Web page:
The Umbrella Revolution of 2014 was mostly focused on occupying certain city areas (Admiralty, Causeway Bay, and Mong Kok), so in early June 2019 activists chose the same tactic and most protests were held on the Hong Kong island, which is the main business and government center.
After two million people took to the streets, Hongkongers understood that the HK government is fully controlled by CCP and will not give them any freedom regardless of how many people demand for it, so activists started brainstorming the strategies. The only way to survive the white terror, put the pressure on the officials, and prevent a brutal crackdown, was to bring more international attention and raise awareness of mainland Chinese.
To bring more international attention, Hongkongers fund-raised $0.8 million US dollars for a huge ads campaign prior to G20 summit in Osaka. It increased international coverage, so HKers repeated the same tactic again and again, placing ads in different newspapers across the world.
Protesters also visited foreign consulates multiple times to deliver petitions, and HK students abroad organized solidarity rallies in different countries. One more way to bring the attention of a foreign media was waving foreign flags, especially UK and US flags. That decision spiked lots of debates among protesters, but we will focus on how activists achieve consensus in the next articles.
Finally, activists started visiting famous tourist destinations across the world such as Mont Blanc, Mount Fuji, Horseshoe Bend, holding a flag with a slogan “Liberate Hong Kong; Revolution of Our Times”, which was introduced by pro-independence activist Edward Leung Tin-kei in 2016.
From Occupy to Hit-and-run
Penetrating the Great Firewall was a hard task, because in June 2019 CCP was heavily censoring any mentioning of HK protests on Chinese social media platforms, since that could poses a threat to the central government (e.g., environmental protests broke out in Wuhan in the end of June, but were later suppressed with the force).
After countless discussions, protesters decided to focus on thousands of mainland tourists that visit HK everyday, so those tourists can later spread the message back in China. To do that activists proposed different tactics such as Lennon walls, airport sit-ins, and protests in areas with high tourists density.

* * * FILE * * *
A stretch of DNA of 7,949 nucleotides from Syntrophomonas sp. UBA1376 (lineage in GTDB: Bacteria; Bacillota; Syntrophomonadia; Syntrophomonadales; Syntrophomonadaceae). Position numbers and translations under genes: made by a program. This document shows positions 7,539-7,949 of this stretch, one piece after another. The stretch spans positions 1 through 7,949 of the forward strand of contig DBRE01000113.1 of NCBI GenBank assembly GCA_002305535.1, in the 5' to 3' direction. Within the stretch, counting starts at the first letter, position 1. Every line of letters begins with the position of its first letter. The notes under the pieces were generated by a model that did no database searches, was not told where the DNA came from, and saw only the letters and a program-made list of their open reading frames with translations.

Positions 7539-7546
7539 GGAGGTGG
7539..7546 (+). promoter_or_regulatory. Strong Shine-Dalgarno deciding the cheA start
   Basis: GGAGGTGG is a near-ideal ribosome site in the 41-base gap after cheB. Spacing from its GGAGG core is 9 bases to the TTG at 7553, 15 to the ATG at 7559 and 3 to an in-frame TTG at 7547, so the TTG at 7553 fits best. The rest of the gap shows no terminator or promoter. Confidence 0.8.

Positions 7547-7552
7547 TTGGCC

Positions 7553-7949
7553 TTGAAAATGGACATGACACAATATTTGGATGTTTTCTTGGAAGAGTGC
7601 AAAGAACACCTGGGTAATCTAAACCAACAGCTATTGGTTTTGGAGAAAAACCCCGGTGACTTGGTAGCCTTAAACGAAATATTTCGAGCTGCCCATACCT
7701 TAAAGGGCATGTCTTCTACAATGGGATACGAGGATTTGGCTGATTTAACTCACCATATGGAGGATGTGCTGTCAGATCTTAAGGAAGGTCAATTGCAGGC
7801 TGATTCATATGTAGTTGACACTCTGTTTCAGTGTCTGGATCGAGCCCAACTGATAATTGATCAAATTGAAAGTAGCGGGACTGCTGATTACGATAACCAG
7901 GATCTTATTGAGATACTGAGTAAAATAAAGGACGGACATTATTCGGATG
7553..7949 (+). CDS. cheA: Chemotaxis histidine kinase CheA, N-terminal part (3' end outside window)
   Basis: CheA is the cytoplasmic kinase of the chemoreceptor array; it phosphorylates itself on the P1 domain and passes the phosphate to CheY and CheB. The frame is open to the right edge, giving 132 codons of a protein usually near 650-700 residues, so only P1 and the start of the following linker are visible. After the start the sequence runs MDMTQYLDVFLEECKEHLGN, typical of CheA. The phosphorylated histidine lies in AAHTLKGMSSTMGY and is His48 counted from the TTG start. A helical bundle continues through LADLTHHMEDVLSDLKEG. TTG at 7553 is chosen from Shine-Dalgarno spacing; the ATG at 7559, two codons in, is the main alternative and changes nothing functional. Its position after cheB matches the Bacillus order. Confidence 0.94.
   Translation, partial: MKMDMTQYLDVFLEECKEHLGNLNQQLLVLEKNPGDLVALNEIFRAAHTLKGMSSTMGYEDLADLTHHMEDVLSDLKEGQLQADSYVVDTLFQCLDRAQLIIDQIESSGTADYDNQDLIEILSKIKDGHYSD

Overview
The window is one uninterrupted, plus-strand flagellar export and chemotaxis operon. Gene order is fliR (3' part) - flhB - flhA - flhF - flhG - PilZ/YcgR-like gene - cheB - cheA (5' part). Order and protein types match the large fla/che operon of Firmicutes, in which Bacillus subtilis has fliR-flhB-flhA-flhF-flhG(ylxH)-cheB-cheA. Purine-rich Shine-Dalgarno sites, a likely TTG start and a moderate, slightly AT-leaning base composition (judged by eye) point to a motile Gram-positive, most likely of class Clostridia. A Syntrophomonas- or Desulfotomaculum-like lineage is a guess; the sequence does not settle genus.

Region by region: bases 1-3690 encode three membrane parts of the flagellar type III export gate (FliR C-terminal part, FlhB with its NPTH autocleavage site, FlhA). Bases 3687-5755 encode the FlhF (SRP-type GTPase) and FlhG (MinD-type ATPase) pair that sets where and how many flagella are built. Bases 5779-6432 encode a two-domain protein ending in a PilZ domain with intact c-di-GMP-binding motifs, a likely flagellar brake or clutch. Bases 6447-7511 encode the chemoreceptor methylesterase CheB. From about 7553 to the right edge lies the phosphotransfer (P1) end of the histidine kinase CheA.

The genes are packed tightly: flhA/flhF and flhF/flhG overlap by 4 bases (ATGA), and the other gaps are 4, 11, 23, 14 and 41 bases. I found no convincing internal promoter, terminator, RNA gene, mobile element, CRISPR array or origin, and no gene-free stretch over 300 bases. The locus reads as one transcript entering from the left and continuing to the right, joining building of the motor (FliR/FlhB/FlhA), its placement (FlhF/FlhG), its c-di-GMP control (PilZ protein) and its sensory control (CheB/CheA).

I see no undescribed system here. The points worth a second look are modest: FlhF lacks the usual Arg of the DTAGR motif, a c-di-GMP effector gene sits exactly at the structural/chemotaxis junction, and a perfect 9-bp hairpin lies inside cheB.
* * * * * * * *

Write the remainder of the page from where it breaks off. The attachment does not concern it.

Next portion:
As a result, many Lennon walls spawned across the city, protesters moved from Admiralty to other locations, and netizens organized an event dedicated to raising awareness of mainland Chinese in Kowloon by distributing booklets in simplified Chinese, sharing posters via AirDrop, chanting in Mandarin, and talking to tourists about different censored topics such as human rights abuses, political kidnapping, enforced disappearance, widespread torture, oppression of Tibetans, detention of one million Uighurs in internment camps, forced organ harvesting, persecution of Falun Gong practitioners and other religious groups, crackdown on human rights lawyers, creation of a surveillance state, and suppression of dissidents across the globe.
This strategy gave certain results, so in mid-July CCP was forced to change the tactics by suddenly allowing and even encouraging HK-related discussions on Chinese social media, but only if they follow the Party line, which denounces the protesters as “violent separatists and terrorists”, who are backed by foreign powers and lost the public support.
Side note: 1.7 million Hongkongers took to the streets on August 18 despite heavy rain, showing that community still strongly supports the pro-democracy movement even after 10 weeks of protests.
Once protesters became more mobile, netizens proposed guerilla tactics that were previously used in other countries such as flash mob-style actions without clashing with the police (this tactic proved to be effective during the 2018 Armenian peaceful revolution, and was later implemented in Russian decentralized protests movement Bessrochka, but didn’t get the momentum yet). In the end of July 2019, HK protesters have successfully adopted this hit-and-run strategy that can be best described as: occupy, disrupt, disperse, repeat.
Every night at 10pm Hongkongers shout out slogans from their apartments or from wherever they are with turned on phone flash lights, which is similar to an event from Russian Digital Resistance movement of 2018, when people were flying paper planes out of their windows at a certain time as a protest against government’s now-failed attempt to block Telegram app.
As we see, the movement was not organized by some centralized ‘foreign power’, but rather evolved naturally due to ongoing cat-and-mouse game with police, and with a help of netizens around the world, who shared their experience via social media platforms.